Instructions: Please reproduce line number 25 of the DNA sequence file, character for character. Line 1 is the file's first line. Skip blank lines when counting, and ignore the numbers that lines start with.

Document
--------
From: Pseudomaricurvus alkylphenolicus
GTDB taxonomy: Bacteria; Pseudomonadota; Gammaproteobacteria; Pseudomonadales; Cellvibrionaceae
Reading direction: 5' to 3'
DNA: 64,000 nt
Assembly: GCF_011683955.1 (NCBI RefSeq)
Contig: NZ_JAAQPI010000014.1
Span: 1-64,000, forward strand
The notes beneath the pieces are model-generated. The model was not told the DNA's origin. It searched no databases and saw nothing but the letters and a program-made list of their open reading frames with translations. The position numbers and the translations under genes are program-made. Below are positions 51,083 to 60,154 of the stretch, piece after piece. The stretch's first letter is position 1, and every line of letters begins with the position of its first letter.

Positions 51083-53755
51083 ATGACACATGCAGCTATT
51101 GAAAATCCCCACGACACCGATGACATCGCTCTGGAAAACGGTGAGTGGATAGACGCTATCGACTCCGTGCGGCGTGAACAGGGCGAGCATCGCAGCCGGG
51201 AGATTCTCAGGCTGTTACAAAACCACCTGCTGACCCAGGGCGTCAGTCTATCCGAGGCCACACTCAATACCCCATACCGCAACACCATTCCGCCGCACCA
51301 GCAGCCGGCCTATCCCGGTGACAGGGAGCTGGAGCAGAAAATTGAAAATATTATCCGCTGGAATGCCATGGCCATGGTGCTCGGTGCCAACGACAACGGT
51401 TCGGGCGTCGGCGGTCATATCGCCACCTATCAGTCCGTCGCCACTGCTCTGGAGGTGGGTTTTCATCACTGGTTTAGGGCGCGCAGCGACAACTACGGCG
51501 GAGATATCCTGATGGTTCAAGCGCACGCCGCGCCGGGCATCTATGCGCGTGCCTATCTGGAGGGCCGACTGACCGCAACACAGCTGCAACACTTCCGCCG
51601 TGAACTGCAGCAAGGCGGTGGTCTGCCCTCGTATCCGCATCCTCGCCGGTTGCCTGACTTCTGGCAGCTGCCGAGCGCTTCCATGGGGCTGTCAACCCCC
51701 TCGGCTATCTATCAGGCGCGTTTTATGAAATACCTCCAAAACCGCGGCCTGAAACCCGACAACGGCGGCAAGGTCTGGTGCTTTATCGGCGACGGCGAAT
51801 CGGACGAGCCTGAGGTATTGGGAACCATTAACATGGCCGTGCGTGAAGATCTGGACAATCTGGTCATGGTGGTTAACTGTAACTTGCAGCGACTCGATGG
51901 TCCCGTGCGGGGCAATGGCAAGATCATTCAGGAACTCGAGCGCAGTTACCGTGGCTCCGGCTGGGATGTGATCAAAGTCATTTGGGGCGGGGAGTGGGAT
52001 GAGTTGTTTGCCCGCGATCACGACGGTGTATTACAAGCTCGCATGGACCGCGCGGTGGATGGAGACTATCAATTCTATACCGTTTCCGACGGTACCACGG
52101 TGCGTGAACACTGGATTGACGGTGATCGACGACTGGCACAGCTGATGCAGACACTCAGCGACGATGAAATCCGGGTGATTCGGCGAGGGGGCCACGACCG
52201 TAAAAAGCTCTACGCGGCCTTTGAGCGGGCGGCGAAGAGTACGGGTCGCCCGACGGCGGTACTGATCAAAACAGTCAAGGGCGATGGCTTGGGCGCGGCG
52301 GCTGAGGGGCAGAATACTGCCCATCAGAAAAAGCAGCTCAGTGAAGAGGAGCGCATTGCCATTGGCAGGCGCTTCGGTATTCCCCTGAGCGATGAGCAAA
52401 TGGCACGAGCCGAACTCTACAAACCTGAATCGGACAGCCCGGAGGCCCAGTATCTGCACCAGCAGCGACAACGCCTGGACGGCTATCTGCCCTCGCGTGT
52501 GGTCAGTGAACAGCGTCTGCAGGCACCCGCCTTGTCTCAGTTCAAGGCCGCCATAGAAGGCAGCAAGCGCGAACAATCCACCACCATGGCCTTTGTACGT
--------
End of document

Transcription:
52501 GGTCAGTGAACAGCGTCTGCAGGCACCCGCCTTGTCTCAGTTCAAGGCCGCCATAGAAGGCAGCAAGCGCGAACAATCCACCACCATGGCCTTTGTACGT